In what he called his "first and very last words" on the matter. Jordan's King Hussein has labeled as a "complete fabrication" a report that he was the personal beneficiary of millions of dollars in covert Central Intelligence Agency money.

The CIA payments were disclosed Feb. 18 in a story by Washington Post staffwriter Bob Woodward. Hussein's disclaimer was made in a soon-to-be published interview with correspondent Arnaud de Borchgrave, of Newsweek magazine.

The Jordanian king did not deny that he received the CIA money, which has amounted to as much as $15 million since 1957, according to some reports. However, he told de Borchgrave, "If you mean . . . the payments were made directly to the king for his benefit and with political conditions and obligations, this is a complete fabrication."

Hussein said the CIA's financial assistance "was designed only to enhance our [Jordan's] intelligence and security capabilities, period."

The developments leading to and following the disclosure of the payments were "ridiculous and insulting," Hussein said.

The payments were reported last year as an impropriety to President Ford by the Intelligence Oversight Board, a three-member panel Ford established to help curb U.S. intelligence abuses.

President Ford reportedly did not amounted to about $750,000 in 1976.

President Carter learned of the payments after The Post began its investigation. He has since ordered the payments stopped.

Hussein said he did not understand what all the fuss was about.

"What is a proper way to support a friend and ally is strictly your business," he said in the interview which will appear in the March 7 edition of Newsweek. "The subject never came up before and I was totally unaware that this assistance to Jordan had come into question last year. What is proper in some minds is apparently improper in others. As far as I am concerned, anything I can get for Jordan and my people is proper," Hussein said.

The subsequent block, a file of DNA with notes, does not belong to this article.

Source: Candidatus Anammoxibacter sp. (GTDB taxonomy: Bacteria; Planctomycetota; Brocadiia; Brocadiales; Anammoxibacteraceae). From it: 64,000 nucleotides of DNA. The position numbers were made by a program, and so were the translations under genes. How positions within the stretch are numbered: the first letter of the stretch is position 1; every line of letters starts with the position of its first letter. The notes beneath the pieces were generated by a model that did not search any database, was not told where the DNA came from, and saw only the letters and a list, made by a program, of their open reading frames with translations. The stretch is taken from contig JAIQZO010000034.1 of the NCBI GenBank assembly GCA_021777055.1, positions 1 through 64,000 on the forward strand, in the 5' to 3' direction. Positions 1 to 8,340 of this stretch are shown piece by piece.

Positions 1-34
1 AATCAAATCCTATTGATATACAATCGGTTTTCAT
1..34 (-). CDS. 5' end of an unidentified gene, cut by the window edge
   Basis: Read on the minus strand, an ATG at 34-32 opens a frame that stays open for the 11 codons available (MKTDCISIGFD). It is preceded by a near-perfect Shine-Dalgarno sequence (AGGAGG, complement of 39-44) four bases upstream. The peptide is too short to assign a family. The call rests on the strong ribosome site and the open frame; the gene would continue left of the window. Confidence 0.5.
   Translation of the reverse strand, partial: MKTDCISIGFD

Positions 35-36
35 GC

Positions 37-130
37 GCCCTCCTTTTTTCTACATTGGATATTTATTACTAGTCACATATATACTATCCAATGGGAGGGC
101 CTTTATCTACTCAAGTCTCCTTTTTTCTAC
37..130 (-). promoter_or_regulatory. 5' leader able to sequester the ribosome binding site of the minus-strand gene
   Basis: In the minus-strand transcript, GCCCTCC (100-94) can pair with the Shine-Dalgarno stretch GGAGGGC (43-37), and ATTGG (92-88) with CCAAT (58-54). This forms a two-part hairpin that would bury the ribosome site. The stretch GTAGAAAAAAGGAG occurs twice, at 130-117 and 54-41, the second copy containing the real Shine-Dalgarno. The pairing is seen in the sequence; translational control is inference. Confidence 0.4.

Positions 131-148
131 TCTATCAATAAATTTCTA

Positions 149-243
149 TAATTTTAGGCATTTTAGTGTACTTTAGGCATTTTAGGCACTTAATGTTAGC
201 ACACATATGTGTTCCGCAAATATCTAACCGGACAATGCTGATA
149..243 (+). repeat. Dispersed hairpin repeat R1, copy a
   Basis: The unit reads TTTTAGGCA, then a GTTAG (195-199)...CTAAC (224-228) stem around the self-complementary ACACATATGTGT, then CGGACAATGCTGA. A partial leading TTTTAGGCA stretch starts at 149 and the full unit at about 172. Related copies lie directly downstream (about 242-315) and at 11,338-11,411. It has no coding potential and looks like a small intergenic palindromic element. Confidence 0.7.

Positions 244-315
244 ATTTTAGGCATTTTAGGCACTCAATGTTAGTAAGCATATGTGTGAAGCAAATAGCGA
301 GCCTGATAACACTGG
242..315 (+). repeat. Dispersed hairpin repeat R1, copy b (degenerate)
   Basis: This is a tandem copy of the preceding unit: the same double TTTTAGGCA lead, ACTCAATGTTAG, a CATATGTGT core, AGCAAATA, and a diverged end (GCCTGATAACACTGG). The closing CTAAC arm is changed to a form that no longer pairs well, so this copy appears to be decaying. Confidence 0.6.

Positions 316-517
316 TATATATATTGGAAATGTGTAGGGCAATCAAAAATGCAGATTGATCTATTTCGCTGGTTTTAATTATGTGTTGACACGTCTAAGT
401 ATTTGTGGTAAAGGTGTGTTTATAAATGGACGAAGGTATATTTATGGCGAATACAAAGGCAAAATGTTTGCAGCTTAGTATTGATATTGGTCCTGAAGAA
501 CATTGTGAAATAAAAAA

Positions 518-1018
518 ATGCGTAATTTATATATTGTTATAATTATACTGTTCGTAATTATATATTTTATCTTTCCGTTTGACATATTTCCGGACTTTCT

In a televised interview yesterday. "Face the Nation" (CBS, WTOP), Secretary of State Cyrus R. Vance said he saw nothing illegal or improper about the payments. But he said the payments could not be continued under present circumstances.

"In the cases of intelligence assistance (to foreign governments), it is given through CIA channels," Vance said. "There is nothing improper or illegal about that. But it cannot be done in the glare of publicity," he said.

Hussein said he believes the principal motivation of contributors to The post Story was to "undermine the credibility and integrity of those who are able and willing to contribute to the forces of peace" in the Middle East. He said he believes the reports "may have a deleterious effect on persevere "regardless of attempts to peace efforts, but that he intends to sabotage a just and durable peace."